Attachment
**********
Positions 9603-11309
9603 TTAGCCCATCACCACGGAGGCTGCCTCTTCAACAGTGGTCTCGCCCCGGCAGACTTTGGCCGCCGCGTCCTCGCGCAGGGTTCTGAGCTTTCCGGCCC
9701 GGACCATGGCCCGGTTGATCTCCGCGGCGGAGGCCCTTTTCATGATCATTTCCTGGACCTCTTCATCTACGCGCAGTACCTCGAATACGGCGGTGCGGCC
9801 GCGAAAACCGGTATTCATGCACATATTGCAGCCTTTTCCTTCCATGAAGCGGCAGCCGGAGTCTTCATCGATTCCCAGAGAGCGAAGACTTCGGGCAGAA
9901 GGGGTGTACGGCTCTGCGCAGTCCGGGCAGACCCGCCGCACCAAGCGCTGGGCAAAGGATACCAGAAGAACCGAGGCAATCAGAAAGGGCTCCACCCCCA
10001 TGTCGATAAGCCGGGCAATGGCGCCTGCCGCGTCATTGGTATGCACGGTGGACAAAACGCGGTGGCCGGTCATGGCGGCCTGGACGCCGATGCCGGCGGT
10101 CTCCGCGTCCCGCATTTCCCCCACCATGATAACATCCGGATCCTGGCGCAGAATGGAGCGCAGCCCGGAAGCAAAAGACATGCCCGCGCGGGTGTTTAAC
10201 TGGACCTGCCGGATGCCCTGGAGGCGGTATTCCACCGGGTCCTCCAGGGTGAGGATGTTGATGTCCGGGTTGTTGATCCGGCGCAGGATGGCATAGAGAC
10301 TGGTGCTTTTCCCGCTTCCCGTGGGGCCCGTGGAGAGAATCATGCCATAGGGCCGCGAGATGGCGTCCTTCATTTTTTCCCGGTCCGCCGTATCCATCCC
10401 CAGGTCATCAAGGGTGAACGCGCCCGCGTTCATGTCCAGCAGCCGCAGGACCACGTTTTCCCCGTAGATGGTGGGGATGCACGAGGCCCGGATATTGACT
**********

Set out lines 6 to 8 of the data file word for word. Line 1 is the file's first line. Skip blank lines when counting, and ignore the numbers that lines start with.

10001 TGTCGATAAGCCGGGCAATGGCGCCTGCCGCGTCATTGGTATGCACGGTGGACAAAACGCGGTGGCCGGTCATGGCGGCCTGGACGCCGATGCCGGCGGT
10101 CTCCGCGTCCCGCATTTCCCCCACCATGATAACATCCGGATCCTGGCGCAGAATGGAGCGCAGCCCGGAAGCAAAAGACATGCCCGCGCGGGTGTTTAAC
10201 TGGACCTGCCGGATGCCCTGGAGGCGGTATTCCACCGGGTCCTCCAGGGTGAGGATGTTGATGTCCGGGTTGTTGATCCGGCGCAGGATGGCATAGAGAC